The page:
An estimated 300,000 people are trapped in Aleppo.Government forces are encircling the city, making it impossible for aid agencies to bring in food, medicine and other essential supplies.

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De Mistura said he is seriously concerned about the welfare of the people of Aleppo, which has become a de facto besieged city. He says only two to three weeks of food supplies remain.

He warned the clock is ticking before Aleppo becomes a major humanitarian besieged area.

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Southern Hemisphere’s Worst Weather Disasters Ever, Claims UN On Cyclone Idai

"We have also called on South African companies to donate for humanitarian assistance and following this morning's assessment, we'll make a further announcement for how we'll assist going forward," he said Tuesday.

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Family members dig for their son, who got buried in the mud when Cyclone Idai struck in Chimanimani about 600 kilometers southeast of Harare, Zimbabwe, March 19, 2019. VOA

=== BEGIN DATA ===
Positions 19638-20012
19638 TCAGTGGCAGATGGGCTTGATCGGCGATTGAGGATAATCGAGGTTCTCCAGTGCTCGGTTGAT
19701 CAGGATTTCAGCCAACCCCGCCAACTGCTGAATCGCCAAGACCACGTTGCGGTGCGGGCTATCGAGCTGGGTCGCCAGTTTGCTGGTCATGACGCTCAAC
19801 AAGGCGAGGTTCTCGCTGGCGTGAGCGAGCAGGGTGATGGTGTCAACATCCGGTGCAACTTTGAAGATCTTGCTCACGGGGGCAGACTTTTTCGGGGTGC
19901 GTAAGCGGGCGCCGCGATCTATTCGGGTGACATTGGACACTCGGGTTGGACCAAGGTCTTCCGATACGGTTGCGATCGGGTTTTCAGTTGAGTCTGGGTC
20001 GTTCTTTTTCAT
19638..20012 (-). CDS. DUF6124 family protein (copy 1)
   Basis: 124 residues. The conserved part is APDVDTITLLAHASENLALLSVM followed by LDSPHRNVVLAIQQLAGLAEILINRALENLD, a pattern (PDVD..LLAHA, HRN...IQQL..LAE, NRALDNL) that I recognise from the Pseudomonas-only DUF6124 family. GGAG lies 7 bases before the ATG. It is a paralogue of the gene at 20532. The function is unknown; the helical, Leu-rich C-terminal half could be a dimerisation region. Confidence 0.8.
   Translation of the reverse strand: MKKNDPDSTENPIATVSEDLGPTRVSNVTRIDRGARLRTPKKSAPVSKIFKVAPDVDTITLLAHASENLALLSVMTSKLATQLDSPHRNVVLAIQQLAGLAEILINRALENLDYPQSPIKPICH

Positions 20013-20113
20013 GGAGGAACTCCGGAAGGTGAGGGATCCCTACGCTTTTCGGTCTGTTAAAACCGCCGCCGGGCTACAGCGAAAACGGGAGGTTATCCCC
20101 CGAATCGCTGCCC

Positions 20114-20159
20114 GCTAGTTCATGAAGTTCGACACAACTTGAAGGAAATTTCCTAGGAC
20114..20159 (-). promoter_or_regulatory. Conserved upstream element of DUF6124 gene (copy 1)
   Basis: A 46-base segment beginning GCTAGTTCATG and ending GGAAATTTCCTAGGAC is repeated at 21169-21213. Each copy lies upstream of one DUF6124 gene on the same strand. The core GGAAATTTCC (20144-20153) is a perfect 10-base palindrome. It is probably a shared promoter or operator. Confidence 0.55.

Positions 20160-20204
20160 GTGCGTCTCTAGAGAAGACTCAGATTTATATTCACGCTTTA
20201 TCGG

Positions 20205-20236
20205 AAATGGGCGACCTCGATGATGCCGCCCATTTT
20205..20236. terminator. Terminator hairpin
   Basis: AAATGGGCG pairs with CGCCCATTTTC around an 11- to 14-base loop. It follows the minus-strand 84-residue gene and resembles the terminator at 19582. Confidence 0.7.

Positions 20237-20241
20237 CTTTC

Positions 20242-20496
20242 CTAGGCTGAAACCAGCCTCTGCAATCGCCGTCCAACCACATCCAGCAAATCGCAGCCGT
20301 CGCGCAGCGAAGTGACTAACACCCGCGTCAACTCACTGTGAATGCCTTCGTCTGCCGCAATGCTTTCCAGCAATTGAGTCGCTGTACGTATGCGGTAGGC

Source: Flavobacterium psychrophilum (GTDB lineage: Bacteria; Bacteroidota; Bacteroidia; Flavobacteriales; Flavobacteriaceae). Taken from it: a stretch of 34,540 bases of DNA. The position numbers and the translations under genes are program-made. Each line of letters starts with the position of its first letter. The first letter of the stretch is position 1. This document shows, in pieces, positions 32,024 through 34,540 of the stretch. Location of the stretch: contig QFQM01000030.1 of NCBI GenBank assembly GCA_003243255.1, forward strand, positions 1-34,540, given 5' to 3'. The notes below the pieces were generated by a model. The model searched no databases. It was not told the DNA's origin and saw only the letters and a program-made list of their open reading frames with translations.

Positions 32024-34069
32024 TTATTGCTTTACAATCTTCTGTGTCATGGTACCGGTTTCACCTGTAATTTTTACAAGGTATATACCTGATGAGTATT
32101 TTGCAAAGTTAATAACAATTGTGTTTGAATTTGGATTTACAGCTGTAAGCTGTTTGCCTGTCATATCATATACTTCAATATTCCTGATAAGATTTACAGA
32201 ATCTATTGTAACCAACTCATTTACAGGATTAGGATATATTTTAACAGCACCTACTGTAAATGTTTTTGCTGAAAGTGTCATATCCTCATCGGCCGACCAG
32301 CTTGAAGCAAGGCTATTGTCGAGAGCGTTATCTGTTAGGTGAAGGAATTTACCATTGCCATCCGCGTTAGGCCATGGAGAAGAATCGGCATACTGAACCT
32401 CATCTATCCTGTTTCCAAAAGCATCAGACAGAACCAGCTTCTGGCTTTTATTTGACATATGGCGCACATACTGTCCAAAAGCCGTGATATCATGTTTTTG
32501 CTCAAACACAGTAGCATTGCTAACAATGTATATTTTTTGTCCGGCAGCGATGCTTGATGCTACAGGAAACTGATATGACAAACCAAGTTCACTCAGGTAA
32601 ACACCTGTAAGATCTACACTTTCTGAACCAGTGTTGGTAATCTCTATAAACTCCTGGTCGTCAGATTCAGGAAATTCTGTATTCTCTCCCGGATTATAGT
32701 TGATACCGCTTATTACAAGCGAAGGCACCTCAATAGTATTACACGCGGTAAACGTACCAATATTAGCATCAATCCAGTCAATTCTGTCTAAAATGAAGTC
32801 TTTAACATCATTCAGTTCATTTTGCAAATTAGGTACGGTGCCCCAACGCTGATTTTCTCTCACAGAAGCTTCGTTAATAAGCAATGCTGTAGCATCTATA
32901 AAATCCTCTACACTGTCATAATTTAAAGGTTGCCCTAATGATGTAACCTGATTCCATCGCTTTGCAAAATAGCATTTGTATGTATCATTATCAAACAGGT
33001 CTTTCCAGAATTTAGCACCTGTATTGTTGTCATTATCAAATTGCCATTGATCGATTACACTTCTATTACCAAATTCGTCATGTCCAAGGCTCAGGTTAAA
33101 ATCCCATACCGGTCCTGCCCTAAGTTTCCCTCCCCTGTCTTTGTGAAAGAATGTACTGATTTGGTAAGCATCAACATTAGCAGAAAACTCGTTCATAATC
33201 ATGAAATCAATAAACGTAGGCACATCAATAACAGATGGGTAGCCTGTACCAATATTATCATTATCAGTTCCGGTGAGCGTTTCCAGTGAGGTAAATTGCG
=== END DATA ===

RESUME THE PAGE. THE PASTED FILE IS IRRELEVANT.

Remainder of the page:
Cyclone Idai may be one of the worst weather disasters ever recorded in the southern hemisphere, U.N. experts say, with Mozambique suffering the brunt of the storm.

Idai tore across Mozambique, Malawi and Zimbabwe late last week, leaving behind a trail of devastation, including more than 350 people killed, hundreds missing, and hundreds of thousands homeless.

Mozambique’s death toll exceeded 200 Tuesday, President Filipe Nyusi said, after saying earlier the final number of dead could top 1,000.

Officials say the cyclone created an “inland ocean” across the country.

Soldiers and paramedics carry injured people from a helicopter in Chimanimani, about 600 kilometers southeast of Harare, Zimbabwe, March, 19, 2019.
Soldiers and paramedics carry injured people from a helicopter in Chimanimani, about 600 kilometers southeast of Harare, Zimbabwe, March, 19, 2019. VOA

The International Federation of Red Cross and Red Crescent Societies called the damage to the coastal city of Beira “massive and horrifying.” They estimate 90 percent of the city was destroyed.

Rescue workers were dropping food, fresh water, and blankets to flood victims stranded on roofs, treetops, and any high piece of land. Airdrops are the only way to help most people in Beria, where roads are under water and communications gone.